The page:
December 6, 2019

The Ever-Expanding Impact of Wayfair on Canadian Businesses

On June 21, 2018 the U.S. Supreme Court brought down its decision in South Dakota v. Wayfair, Inc., 138 S. Ct. 2080 (hereinafter referred to as “Wayfair”) which dramatically changed […]

On June 21, 2018 the U.S. Supreme Court brought down its decision in South Dakota v. Wayfair, Inc., 138 S. Ct. 2080 (hereinafter referred to as “Wayfair”) which dramatically changed and expanded the concept of “nexus” for determining whether a seller into a state is required to collect sales tax in that state.

Briefly, prior to Wayfair, case law supported the notion that in order for a business to be required to collect sales tax in a particular state it had to have a degree of physical presence in that state. This physical presence was often referred to as “nexus” with the state. No nexus in a state, no requirement to collect sales tax in that state no matter how many sales were made into that state or the dollar amount of such sales into that state. The leading case in this regard was Quill Corp. v. North Dakota, 112 S. Ct. 1904.

In the “old” economy this concept probably made sense as most business was conducted through brick and mortar storefronts. The explosion of internet commerce through companies like Amazon & Apple with billions of dollars of sales into states in which these companies have no physical presence left state and local governments wondering whether the old physical presence test was still appropriate.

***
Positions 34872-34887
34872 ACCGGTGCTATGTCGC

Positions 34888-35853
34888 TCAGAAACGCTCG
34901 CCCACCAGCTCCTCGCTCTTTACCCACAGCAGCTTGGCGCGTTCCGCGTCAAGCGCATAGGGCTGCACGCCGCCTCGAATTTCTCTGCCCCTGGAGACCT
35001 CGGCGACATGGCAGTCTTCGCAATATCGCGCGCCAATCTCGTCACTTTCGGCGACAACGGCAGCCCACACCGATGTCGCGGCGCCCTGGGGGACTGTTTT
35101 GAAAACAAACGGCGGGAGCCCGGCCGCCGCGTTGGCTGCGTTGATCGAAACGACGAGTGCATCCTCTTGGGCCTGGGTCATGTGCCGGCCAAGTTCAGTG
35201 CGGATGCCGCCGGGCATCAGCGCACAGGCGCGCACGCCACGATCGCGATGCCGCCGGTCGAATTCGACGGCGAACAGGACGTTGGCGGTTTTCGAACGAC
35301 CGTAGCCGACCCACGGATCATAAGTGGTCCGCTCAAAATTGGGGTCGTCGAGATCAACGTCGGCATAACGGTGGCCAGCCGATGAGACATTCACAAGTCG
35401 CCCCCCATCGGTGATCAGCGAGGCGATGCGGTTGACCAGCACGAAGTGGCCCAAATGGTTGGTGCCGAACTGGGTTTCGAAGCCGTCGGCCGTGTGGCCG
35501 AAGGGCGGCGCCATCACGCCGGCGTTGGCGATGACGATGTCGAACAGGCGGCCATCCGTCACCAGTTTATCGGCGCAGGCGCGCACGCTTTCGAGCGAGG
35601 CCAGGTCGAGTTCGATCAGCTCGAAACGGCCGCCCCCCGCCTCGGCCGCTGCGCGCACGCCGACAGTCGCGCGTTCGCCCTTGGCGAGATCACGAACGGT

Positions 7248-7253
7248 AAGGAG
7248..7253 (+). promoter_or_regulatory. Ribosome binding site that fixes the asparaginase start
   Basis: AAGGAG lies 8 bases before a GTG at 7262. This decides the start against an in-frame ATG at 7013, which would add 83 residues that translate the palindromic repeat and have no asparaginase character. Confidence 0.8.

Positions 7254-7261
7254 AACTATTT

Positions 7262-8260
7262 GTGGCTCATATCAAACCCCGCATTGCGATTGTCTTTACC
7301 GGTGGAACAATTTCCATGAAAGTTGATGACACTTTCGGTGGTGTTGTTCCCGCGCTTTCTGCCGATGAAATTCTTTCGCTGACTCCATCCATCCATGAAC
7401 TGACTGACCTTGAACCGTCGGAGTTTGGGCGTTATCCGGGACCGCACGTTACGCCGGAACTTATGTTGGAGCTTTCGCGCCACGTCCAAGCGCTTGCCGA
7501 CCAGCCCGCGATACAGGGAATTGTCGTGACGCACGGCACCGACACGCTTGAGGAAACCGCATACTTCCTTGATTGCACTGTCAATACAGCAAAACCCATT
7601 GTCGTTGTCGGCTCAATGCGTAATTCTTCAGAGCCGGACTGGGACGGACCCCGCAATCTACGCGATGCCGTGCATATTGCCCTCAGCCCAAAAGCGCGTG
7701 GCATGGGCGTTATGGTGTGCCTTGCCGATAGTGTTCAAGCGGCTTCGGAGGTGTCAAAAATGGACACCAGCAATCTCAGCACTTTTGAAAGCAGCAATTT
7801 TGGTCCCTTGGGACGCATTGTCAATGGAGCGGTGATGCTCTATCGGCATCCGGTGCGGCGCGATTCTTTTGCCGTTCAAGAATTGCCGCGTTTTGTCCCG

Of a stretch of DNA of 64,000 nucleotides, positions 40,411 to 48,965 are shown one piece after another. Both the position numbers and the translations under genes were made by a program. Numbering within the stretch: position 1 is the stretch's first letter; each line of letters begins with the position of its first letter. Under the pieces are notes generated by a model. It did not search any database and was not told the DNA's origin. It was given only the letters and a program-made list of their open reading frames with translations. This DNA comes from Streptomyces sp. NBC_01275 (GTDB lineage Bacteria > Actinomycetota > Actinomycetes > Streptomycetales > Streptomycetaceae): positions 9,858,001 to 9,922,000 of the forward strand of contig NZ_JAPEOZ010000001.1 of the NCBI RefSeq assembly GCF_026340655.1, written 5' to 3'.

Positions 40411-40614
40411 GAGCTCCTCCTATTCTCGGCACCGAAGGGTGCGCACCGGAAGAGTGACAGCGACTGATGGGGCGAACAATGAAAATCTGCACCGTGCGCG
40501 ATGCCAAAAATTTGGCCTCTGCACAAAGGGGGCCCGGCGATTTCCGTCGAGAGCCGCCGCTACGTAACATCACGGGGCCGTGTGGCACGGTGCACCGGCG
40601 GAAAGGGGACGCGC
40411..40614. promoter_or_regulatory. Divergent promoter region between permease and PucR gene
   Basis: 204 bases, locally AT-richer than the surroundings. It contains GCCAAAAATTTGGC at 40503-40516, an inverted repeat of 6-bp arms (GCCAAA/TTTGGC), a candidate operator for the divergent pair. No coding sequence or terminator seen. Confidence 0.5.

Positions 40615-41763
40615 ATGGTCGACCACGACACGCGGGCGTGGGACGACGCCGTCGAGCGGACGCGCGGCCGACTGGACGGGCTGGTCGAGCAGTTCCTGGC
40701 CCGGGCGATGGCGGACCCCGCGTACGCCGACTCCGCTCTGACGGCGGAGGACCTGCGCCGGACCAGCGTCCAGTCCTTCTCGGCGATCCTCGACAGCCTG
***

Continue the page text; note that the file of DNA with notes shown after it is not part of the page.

The State of South Dakota believed that US business had outgrown the concept of physical nexus and in 2016 introduced legislation which would allow it to collect sales tax from out of state sellers for goods shipped into the state. The law introduced the concept of “economic nexus” and required South Dakota sales tax to be collected and remitted by out of state vendors with South Dakota sales of at least $100,000 or 200 sales transactions shipped into the state in a year.

Wayfair and two other large internet sellers challenged the law and were successful in both the Sixth Circuit (court of appeals) and South Dakota Supreme Court, both of which cited that they were bound to follow Quill until overturned by the Supreme Court. The Supreme Court agreed to hear the case in October 2017 and abrogated Quill in its decision released the following June. In its decision a 5-4 majority of the court ruled that the physical presence rule of Quill was “unsound and incorrect” and that “the internet’s prevalence and power have changed the dynamics of the national economy.”

Since Wayfair, 45 states plus the District of Columbia have either enacted sales tax economic nexus filing requirements or are in the process of adopting reporting requirements either legislatively or through administrative rule. This means that for a Canadian business that has no connection with the United States other than the location of some of its customers it may have to register for sales tax, collect and remit sales tax and file sale tax returns for each state in which it exceeds the threshold for economic nexus.